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Heart donors with COVID-19 found to confer higher mortality risk to those receiving new hearts

Heart doners with COVID-19 confer higher risk of mortality to those receiving new hearts
Graphical abstract. Credit: Journal of the American College of Cardiology (2023). DOI: 10.1016/j.jacc.2023.04.022

A team of medical researchers from Montefiore Medical Center and Albert Einstein College of Medicine in New York has found that mortality rates are higher for transplant patients receiving a new heart from a person infected with the SARS-CoV-2 virus than from those not infected. In their study, reported in Journal of the American College of Cardiology, the group analyzed data in the United Network for Organ Sharing (UNOS) database related to COVID-19.

Prior autopsy research has shown that while transmissible SARS-CoV-2 viruses are generally limited to those residing in the , proteins tied to the virus are found in other parts of the body, including the heart. The team on this new effort explored the impact of heart donations from COVID-19-infected patients who die from other causes (most often ).

The team analyzed data in UNOS, looking for incidences of heart donors who were found also to have been infected with the SARS-CoV-2 virus, for the period May of 2020 to June 2022. They also extracted data for donors who had experienced an infection prior to donation but who had had time to recover before their death.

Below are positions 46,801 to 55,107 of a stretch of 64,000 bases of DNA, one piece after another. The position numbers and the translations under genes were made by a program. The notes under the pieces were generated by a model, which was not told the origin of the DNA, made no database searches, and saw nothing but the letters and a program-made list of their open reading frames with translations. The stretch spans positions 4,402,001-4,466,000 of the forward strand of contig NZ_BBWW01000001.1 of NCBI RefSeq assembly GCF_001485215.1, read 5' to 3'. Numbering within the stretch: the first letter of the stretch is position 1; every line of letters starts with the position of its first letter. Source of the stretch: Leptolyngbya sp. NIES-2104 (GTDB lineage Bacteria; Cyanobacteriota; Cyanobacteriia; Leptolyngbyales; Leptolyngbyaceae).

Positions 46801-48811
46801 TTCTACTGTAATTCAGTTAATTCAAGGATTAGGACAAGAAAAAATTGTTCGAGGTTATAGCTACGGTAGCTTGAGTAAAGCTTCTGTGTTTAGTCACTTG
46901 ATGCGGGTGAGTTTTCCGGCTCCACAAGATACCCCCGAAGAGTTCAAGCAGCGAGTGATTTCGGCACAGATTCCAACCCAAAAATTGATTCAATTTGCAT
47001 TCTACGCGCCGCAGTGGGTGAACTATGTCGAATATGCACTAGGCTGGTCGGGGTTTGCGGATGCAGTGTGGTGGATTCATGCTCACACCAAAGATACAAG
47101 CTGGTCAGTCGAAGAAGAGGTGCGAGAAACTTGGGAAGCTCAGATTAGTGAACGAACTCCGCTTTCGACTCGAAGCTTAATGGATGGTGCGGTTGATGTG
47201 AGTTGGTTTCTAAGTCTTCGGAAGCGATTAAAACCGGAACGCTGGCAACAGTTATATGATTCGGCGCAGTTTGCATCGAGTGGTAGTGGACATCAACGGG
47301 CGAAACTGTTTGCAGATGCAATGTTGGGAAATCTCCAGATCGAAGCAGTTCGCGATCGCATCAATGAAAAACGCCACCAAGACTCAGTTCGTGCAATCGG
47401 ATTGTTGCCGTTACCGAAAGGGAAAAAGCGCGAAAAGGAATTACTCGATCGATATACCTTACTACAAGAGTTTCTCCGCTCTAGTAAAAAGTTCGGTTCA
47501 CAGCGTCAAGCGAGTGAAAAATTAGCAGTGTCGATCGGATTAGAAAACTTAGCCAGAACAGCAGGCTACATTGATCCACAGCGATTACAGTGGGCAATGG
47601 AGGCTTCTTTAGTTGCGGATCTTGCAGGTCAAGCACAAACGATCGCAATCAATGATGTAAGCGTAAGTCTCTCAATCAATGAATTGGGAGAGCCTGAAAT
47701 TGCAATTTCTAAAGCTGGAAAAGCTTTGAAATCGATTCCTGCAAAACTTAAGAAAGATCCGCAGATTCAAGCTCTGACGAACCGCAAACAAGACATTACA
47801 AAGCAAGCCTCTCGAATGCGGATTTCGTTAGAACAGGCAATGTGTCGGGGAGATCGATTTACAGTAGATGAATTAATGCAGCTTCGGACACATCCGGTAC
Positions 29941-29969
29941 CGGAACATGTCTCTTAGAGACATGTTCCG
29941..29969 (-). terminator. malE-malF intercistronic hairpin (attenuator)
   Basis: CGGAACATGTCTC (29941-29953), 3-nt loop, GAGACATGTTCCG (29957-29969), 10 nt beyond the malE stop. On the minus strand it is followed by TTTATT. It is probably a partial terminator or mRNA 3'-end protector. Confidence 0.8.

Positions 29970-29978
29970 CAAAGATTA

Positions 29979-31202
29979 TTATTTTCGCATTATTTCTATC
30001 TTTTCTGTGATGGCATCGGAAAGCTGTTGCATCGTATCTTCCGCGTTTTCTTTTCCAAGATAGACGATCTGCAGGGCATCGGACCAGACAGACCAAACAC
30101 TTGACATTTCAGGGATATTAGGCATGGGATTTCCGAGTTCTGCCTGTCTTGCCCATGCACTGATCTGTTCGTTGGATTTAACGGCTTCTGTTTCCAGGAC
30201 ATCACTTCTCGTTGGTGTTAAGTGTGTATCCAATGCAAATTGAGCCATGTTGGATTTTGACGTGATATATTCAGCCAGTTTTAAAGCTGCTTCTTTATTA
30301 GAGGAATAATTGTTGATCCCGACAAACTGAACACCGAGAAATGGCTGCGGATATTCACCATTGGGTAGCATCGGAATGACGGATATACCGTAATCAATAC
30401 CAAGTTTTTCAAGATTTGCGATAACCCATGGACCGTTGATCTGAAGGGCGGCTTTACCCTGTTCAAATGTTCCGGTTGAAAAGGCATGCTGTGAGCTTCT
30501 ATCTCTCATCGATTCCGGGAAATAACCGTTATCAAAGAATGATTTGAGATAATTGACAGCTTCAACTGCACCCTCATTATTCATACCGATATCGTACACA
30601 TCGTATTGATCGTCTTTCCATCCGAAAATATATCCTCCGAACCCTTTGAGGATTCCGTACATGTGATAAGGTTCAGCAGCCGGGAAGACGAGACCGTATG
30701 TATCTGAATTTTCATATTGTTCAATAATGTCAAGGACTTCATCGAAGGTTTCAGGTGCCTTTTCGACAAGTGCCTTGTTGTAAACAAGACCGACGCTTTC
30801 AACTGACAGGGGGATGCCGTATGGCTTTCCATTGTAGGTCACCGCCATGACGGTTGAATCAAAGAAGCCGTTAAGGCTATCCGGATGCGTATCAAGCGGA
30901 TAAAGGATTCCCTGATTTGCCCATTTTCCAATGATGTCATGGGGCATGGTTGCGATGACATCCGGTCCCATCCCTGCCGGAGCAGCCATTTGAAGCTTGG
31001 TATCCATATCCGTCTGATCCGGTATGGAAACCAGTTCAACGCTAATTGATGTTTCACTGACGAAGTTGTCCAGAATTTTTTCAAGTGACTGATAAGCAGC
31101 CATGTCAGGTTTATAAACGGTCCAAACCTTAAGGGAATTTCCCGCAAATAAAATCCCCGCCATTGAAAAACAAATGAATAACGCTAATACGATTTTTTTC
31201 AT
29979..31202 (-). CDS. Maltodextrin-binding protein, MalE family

In all, the research team found 150 donors who had been infected at the time of their death and 87 who had died not long after recovering from an infection. They also pulled data for similar patient types for donors with no history of infection.

In looking at their data, they found that for patients who had received a heart from an infected donor, the mortality rate was 13.8% at six months, compared to 4.9% for those who had not been infected. At one year, the rates were 23.2% and 9.2% respectively. The researchers also found that rate differences in patients receiving hearts from donors who had recovered from their infections before donating were nearly identical to those who had received a heart from someone who had never been infected.

The team concludes by suggesting that donors should be tested for COVID-19 before heart donation, or any other organ, based on their findings.

More information: Shivank Madan et al, Early Outcomes of Adult Heart Transplantation From COVID-19 Infected Donors, Journal of the American College of Cardiology (2023). DOI: 10.1016/j.jacc.2023.04.022

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Citation: Heart donors with COVID-19 found to confer higher mortality risk to those receiving new hearts (2023, May 24) retrieved 2 June 2023 from
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